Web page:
Modern food mantras include affordability, convenience, flavorful, sustainability, earth friendly, healthy, fresh, local, humanitarian, organic, natural, and other notable clichés. Then we must take note of the overriding concern many have about man not being able to raise enough food to feed the planet’s growing human population. Of course global warming only adds to those worries and, naturally, many claim livestock grazing grasslands (like they have since time immemorial) is a primary culprit for that event.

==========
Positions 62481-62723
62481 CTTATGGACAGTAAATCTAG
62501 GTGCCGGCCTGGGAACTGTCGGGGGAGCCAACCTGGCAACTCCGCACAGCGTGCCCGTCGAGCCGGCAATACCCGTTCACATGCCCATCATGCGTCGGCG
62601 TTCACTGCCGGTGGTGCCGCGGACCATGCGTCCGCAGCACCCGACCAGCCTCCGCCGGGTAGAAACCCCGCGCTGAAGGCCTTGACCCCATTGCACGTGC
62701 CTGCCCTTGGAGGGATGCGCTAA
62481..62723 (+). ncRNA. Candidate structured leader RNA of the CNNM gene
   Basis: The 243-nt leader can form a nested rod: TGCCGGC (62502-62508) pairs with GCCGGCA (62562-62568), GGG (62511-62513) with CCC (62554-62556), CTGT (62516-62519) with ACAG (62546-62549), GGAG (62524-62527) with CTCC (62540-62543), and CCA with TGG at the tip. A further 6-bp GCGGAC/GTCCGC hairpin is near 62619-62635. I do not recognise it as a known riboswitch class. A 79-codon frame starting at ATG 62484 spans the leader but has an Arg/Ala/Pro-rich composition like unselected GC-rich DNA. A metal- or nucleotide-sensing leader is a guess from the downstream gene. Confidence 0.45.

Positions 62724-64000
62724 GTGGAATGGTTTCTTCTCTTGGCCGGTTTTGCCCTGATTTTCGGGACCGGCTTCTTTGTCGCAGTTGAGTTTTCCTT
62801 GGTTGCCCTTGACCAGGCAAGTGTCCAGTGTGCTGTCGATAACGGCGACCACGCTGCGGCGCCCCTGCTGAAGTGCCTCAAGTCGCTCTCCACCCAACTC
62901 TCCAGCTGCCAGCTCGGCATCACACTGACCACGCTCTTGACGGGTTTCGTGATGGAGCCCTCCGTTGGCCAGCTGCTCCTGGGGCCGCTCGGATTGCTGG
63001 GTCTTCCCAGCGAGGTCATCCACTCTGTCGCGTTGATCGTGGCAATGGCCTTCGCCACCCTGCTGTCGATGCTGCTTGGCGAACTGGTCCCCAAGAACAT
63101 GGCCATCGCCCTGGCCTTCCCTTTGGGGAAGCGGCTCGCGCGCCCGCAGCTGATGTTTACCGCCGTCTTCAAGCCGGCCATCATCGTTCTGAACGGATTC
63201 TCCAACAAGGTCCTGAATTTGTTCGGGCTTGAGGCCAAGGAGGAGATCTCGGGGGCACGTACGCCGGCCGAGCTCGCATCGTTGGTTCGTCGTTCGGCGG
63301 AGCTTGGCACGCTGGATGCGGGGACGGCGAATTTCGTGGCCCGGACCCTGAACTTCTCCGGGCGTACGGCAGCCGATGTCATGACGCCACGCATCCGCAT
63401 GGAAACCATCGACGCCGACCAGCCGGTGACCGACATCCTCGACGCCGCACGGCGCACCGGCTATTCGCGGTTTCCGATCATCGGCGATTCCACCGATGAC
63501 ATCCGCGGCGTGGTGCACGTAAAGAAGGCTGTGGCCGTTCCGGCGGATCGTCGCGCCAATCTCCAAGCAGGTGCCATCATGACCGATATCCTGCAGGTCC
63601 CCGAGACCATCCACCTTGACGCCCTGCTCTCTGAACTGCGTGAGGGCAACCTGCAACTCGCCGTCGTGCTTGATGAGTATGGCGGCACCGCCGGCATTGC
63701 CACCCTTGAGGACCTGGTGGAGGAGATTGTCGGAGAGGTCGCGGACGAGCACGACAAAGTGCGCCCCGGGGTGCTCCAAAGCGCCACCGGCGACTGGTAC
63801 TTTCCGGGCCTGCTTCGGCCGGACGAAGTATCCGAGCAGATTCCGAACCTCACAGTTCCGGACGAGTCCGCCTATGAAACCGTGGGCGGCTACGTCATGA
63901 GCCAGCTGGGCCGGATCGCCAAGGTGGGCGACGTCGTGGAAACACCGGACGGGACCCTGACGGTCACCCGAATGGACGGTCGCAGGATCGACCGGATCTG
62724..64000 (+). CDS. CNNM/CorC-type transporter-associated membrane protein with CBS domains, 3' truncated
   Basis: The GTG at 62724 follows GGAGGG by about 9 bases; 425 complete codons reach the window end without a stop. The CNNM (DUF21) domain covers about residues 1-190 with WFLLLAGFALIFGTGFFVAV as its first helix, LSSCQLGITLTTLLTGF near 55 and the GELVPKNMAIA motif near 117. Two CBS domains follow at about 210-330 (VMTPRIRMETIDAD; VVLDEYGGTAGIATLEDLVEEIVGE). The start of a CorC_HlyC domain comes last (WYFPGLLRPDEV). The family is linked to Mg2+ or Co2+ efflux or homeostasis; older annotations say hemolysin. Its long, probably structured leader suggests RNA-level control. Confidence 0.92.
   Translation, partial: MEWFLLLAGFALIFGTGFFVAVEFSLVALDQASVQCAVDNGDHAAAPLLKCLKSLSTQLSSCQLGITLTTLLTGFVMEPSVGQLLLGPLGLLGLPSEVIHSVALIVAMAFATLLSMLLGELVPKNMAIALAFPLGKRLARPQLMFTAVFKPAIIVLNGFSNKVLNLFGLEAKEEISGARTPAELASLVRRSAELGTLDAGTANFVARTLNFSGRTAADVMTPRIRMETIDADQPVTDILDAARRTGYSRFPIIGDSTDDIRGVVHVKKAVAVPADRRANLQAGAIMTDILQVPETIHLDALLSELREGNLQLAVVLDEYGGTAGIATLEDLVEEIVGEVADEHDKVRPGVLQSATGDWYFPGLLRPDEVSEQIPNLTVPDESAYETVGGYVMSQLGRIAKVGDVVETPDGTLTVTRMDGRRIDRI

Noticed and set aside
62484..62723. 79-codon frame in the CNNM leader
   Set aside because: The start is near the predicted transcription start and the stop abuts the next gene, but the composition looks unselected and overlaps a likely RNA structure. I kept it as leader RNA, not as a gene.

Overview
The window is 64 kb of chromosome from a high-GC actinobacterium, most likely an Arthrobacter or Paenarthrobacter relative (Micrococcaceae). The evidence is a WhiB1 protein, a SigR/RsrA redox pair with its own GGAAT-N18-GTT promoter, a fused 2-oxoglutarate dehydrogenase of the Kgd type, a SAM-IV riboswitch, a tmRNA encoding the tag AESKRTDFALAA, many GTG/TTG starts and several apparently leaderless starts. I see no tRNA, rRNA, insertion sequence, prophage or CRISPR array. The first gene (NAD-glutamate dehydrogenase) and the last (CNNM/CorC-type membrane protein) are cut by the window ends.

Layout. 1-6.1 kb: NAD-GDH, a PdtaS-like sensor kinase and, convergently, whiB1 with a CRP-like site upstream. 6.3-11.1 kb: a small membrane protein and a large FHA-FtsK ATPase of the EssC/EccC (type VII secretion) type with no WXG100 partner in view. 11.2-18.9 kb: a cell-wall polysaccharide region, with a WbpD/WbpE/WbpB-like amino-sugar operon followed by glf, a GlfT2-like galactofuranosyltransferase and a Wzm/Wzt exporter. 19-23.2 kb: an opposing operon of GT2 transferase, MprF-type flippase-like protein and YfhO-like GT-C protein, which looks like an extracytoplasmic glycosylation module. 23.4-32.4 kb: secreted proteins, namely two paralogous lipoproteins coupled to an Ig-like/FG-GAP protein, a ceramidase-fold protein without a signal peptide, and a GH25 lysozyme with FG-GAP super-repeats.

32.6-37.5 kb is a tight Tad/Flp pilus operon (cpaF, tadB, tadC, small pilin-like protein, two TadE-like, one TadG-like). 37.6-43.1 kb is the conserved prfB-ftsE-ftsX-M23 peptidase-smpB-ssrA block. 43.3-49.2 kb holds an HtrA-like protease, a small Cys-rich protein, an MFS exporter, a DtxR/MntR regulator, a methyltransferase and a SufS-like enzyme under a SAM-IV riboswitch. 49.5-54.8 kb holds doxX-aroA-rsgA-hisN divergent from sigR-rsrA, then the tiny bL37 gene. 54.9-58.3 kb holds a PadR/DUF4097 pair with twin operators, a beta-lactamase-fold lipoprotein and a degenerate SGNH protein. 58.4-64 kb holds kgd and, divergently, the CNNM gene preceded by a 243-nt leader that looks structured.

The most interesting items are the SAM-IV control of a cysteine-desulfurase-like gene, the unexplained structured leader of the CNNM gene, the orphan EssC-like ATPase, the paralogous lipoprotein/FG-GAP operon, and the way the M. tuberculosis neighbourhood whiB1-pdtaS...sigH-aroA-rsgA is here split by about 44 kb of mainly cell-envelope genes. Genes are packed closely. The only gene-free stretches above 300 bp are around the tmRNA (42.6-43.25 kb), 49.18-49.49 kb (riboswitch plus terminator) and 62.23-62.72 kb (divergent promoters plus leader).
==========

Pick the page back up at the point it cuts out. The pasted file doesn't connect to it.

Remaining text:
How far back do we have to look to find respected economists who seriously worried about the world running out of food? The most famous example occurred over 200 years ago. Between 1798 and 1826 Thomas Robert Malthus published six editions of “An Essay on the Principle of Population” where he argued that populations multiply geometrically and food arithmetically. Consequently, whenever the food supply increases the population will expand and eliminate the abundance stunting living standards forevermore.